• You need to truly believe everything will be OK (because this situation is temporary and will end at some point).
    • Continually showing up with relevant marketing communications also helps to create a feeling of ‘normal’. Normal signifies hope and that things are OK or will be again soon. Your audience needs this right now. 
    • People are watching and the most confident and certain person tends to influence the less confident and certain person. 
    • Sales and marketing is a transfer of confidence and certainty, so if you aren’t confident, they won’t be either

Additional Resources and Examples:

Example brands that are Adapting or running Adapted ads:


Soulara adapting their ad copy to reflect the requirement for people to stay home, their fear of going to the supermarket and their desire to be healthy.

Celsius Coffee Co

Celsius Coffee is delivering household necessities by partnering with their suppliers


Secretlab gaming chairs are running a ‘Stay at Home’ sale. It’s relevant because people game at home and they sell gaming chairs so the stay at home message links their brand and product to the audience’s lifestyle right now and the core message of stay home. Note, they are not running a ‘COVID-19 sale’ which would have no relevance and come across negatively.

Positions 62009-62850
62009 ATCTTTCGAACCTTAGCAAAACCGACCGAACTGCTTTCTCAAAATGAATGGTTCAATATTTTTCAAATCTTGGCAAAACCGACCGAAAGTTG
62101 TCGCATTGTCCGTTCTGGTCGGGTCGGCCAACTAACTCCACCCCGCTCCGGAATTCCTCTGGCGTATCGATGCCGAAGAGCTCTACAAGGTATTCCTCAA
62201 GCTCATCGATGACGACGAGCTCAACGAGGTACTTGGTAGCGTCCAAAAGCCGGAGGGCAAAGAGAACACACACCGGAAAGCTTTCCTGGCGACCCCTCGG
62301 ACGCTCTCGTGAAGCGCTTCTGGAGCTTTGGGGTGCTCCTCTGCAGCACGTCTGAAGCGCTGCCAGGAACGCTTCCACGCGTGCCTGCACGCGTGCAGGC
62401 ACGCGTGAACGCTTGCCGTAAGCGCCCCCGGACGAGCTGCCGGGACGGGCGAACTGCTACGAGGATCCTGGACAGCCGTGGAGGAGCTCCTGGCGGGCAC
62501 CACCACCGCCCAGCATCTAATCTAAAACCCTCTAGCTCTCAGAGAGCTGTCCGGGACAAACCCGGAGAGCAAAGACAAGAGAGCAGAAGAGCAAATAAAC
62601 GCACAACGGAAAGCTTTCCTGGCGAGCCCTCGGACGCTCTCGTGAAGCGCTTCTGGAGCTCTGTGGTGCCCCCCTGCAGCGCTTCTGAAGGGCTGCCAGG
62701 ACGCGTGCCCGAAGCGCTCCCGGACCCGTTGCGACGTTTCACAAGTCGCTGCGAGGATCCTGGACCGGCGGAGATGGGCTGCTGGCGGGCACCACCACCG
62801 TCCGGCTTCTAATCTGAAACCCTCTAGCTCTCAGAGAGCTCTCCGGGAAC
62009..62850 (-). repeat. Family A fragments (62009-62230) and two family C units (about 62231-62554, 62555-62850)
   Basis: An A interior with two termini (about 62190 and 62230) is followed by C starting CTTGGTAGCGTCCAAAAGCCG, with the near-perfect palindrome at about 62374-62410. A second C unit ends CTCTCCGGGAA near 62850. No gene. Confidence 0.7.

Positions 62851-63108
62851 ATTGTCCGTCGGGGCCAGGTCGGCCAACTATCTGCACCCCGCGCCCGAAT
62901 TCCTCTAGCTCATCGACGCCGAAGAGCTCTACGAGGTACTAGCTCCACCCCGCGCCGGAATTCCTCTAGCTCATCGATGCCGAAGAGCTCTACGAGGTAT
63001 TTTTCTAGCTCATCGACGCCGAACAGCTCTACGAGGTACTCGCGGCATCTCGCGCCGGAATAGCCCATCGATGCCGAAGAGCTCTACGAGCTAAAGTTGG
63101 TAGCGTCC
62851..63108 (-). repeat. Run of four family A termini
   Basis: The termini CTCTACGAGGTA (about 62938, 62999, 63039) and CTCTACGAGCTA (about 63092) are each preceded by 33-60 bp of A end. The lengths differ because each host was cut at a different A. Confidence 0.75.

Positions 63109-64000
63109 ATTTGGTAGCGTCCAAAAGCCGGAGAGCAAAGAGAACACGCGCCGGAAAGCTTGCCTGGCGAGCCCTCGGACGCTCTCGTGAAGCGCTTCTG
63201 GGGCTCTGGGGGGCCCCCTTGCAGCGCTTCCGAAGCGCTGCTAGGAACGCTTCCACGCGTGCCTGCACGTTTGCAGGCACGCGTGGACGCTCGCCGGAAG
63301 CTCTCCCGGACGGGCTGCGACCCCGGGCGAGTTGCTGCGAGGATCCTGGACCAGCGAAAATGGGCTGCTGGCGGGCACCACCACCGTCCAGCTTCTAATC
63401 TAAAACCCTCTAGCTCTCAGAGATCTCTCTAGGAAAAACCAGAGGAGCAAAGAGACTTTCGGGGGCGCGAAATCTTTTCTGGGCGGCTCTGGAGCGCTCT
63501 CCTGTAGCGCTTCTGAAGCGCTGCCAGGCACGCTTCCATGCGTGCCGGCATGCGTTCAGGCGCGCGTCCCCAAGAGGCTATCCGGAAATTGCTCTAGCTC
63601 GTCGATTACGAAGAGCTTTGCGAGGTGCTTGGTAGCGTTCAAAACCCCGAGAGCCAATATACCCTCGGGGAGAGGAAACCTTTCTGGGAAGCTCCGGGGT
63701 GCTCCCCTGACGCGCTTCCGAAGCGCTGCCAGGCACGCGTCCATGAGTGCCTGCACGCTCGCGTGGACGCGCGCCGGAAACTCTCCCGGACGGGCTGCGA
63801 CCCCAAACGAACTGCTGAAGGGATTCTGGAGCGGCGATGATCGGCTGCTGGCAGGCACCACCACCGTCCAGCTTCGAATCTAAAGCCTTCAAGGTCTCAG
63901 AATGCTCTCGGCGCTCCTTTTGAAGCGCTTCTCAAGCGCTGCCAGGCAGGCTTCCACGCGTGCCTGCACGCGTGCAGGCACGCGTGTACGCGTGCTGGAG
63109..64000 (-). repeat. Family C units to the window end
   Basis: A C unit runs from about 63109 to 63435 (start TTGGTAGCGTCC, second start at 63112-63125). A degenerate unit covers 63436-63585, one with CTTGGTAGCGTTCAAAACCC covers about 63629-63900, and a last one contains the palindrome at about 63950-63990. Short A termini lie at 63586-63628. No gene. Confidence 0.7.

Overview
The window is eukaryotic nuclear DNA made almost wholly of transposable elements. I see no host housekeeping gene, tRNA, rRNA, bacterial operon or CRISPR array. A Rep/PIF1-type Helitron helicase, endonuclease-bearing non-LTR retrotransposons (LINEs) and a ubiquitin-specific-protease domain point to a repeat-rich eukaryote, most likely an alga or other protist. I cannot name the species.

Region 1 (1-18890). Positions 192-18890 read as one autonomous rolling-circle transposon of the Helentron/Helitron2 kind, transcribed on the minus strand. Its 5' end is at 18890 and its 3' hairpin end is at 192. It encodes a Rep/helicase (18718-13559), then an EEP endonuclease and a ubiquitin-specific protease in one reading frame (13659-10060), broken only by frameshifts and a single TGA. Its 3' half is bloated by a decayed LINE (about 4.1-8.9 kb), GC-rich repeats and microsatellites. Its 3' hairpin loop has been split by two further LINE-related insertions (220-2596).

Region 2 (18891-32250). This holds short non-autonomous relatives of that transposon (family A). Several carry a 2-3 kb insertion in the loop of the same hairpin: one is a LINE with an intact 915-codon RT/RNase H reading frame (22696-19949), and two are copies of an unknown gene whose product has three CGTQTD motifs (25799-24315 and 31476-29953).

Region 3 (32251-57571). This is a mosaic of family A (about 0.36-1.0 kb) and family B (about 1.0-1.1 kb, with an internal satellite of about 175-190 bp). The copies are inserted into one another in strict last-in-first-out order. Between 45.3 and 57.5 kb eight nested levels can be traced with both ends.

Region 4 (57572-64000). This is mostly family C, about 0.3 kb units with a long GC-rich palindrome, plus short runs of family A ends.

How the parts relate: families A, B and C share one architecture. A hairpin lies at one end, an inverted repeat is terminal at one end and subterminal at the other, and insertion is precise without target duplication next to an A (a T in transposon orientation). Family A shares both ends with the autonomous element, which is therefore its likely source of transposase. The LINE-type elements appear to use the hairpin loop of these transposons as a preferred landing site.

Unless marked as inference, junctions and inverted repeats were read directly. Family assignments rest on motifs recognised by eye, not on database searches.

Adapt Tactics

Adapting your marketing communications and getting this right is the most important thing you can do. If this misses the mark, then channels and tactics won’t matter.

But after having adapted your messaging strategy, here’s some tactical adaptations we’ve either seen or heard about from trusted sources.

  • A focus on audience expansion rather than revenue
    • If your target market has pulled back on purchasing your products and services and assuming you have enough runway and budget to Adapt and Grow, you might want to shift gears and instead of focusing on revenue, focus on growing your audience.
    • People are in the information gathering mode. When uncertainty blends with a quieter period, this behaviour increases
    • Think more ‘value first’ marketing. Provide value and be helpful, entertain, educate and impact (make them feel something): Discover -> Interest -> Opt In – so more content, social, lead magnets and less direct response offers (unless they are converting well of course)
  • This might not be the best time to launch a new product for some brands, but it is a great time to build your subscriber list.
    • Building an engaged subscriber list aid the success of future product launches (due to a larger audience)
  • Redirecting budgets from offline and event marketing to digital, such as Facebook and LinkedIn Live events as well as content marketing and SEO
    • High-performing content published on your blog and social channels can be repackaged into virtual events.
  • Reallocating media budgets to social advertising, influencer marketing and paid search but with an eye for return on ad spend 
  • Reallocating media budgets towards content